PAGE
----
Wednesday, March 23, 2011
There has been a lot written about the breach of RSA Security and the effect the advanced persistent threat has on SecurID users. The Open Letter to RSA Customers is so vague that it is hard to figure out exactly what the exposure is, and more importantly what to recommend to corporations relying on SecurID for two-factor authentication. I used worked with Security Dynamics, maker of SecurID before changing their name to RSA, as Director of Product Management from 1993-1998, so let me add to the discussion (I no longer have any financial interests in RSA Security).
The big risk is theft of source code that would allow an intruder to design a custom attack against servers installed on customer premises. For instance, all the attacker would need to do is exploit a weakness in the management protocol to be able to insert a backdoor or impersonate a privileged user to steal secrets. This scenario would be very serious as RSA would not be in a position to assure customers of the integrity of their authentication system, and wouldn’t even know how the attack manifests itself until customers are infected.
The lesser risk is theft of serial numbers and seed values. An attacker would still need to associate the exposed seed and serial number with the company that the purchased the token and the user possessing the token. That is really hard for an outsider to do, and if successful all an attacker achieves is one random user to impersonate. Yes, it is a concern but it seems like a manageable one.
If you are a SecurID customer there are a couple of procedural things you should do while RSA conjures up an explanation that may reduce the risk of an infected authentication system:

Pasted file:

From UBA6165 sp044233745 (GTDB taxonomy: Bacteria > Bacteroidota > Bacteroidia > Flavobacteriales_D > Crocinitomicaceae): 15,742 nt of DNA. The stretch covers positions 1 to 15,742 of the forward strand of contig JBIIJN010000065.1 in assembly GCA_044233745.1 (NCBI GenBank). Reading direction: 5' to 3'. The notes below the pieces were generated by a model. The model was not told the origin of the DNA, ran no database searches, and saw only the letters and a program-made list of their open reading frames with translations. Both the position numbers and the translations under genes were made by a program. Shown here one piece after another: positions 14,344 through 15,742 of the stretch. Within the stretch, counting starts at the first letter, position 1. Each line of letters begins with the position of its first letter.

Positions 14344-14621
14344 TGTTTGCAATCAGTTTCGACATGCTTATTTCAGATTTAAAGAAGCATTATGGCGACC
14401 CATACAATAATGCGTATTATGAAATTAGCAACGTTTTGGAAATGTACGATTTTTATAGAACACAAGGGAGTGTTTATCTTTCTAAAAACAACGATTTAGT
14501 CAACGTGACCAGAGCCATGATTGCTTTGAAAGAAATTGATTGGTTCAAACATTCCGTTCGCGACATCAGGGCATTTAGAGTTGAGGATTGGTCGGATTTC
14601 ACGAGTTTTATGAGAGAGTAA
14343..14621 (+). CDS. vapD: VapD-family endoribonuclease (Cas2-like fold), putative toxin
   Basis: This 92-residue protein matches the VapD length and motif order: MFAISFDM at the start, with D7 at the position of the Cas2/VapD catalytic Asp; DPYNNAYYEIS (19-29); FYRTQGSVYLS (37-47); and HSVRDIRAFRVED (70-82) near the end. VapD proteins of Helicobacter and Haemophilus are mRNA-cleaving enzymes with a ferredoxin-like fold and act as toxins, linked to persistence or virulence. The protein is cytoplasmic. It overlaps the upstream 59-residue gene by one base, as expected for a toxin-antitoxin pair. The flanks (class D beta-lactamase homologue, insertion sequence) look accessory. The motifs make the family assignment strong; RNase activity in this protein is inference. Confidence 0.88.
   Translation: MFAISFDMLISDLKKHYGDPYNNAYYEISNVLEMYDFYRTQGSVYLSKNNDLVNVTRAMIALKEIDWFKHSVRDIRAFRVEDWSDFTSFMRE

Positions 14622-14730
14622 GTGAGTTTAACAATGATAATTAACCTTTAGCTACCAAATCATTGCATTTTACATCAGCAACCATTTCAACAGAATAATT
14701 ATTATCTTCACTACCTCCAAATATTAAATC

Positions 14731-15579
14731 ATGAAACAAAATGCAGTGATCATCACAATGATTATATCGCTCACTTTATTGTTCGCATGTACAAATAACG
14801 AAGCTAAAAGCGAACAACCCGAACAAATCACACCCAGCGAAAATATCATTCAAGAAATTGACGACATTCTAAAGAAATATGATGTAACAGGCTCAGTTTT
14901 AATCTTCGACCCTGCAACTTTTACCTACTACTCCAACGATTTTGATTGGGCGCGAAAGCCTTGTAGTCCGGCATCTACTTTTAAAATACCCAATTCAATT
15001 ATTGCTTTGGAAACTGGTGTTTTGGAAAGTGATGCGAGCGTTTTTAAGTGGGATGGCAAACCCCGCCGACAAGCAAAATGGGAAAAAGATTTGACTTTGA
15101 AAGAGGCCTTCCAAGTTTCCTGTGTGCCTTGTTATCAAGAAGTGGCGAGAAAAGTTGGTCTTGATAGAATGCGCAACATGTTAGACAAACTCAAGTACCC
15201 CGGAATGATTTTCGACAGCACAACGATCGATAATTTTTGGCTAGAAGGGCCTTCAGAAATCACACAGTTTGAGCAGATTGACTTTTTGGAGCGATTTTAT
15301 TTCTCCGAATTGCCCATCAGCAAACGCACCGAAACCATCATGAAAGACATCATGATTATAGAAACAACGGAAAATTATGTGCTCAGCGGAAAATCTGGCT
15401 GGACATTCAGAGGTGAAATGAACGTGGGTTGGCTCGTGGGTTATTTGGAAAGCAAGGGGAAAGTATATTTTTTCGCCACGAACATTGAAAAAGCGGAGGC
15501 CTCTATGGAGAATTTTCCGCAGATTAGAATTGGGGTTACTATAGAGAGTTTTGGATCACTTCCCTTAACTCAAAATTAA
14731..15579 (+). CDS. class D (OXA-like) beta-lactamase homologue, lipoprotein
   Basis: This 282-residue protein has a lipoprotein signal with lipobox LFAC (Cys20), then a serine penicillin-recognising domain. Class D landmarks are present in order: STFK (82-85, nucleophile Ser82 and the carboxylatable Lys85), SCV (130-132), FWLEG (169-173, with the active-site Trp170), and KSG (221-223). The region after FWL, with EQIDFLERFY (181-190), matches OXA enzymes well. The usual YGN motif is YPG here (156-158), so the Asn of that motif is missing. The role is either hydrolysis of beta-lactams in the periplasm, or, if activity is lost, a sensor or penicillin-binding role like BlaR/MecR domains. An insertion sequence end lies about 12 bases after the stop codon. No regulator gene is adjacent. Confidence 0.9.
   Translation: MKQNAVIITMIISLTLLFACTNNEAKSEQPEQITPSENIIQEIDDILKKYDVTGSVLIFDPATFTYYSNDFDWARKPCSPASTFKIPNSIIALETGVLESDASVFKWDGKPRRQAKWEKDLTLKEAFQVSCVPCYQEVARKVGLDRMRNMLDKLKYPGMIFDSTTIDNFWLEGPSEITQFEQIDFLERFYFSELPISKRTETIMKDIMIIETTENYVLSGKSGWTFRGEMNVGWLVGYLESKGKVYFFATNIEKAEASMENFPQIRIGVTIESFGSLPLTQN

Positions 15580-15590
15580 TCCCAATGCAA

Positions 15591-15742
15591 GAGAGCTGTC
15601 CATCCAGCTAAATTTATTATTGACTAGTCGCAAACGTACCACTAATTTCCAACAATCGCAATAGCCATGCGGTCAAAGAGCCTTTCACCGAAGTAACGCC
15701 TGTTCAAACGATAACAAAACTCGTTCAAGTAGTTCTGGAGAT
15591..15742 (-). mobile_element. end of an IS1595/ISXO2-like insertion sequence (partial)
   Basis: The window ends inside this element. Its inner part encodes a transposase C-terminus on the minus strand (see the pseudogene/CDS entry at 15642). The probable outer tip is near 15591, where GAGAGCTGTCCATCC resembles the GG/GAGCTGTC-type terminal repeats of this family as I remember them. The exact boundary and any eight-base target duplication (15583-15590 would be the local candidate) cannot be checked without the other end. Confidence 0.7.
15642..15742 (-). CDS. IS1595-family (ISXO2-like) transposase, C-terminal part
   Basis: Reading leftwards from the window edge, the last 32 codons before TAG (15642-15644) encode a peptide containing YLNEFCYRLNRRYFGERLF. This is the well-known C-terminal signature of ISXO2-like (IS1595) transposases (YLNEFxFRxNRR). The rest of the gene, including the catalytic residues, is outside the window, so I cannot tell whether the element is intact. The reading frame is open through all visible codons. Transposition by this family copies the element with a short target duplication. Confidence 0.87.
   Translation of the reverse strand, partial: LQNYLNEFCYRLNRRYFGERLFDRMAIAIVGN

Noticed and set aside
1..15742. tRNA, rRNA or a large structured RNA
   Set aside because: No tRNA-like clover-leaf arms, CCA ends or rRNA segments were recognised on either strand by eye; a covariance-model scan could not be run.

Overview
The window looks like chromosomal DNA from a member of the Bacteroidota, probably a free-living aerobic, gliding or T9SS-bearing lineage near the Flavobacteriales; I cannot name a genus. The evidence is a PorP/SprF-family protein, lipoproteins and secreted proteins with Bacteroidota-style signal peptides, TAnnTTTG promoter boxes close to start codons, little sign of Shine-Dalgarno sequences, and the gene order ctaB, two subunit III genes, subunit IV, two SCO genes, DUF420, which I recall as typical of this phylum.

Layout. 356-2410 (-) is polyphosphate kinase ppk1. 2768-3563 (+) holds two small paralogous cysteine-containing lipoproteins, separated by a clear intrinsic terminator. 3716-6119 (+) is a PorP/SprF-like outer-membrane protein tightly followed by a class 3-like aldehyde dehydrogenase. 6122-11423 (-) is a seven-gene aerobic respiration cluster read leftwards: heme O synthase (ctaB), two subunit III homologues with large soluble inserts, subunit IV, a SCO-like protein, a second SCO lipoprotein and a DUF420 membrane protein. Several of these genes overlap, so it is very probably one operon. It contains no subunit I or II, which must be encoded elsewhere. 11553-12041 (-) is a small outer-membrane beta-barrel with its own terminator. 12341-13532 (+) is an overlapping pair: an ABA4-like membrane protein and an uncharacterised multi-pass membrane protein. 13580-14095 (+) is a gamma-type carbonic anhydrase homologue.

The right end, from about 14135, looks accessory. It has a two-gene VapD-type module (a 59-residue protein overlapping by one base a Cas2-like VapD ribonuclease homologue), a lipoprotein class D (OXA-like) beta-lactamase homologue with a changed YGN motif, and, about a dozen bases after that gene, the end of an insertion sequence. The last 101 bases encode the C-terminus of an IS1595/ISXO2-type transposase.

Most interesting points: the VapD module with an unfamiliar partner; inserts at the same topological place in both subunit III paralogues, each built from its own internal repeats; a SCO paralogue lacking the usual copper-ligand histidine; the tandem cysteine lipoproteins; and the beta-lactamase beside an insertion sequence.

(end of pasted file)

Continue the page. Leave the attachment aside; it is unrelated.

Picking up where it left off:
Audit IPS and firewall policies to ensure that there are no unauthorized communications with SecurID servers. This includes outbound connections that could signal a successful penetration of malware. This communication to the attacker might be the only way to detect a devastating breach of security.
Scale back on remote management of SecurID, including IT service desk procedures. Management operations that originate from outside the server perimeter are particularly dangerous. Consider assigning a member of your security team to perform privileged operations from a physically connected console, and disallow privileged operations over the Internet.
Finally, voice your displeasure at RSA in no uncertain terms and send them the bill for you extra security precautions. If you are a bank using SecurID for high-roller customers, then you are responsible for disclosure and re-imbursement if the system is compromised – RSA owes you more guidance than what I have seen.
It is ironic that enterprises have to disclose security incidents to consumers, but here we have a one of the most trusted security companies on the planet keeping business in the dark. Hopefully, RSA Security soon issues another open letter that is more enlightening on how customers should protect themselves.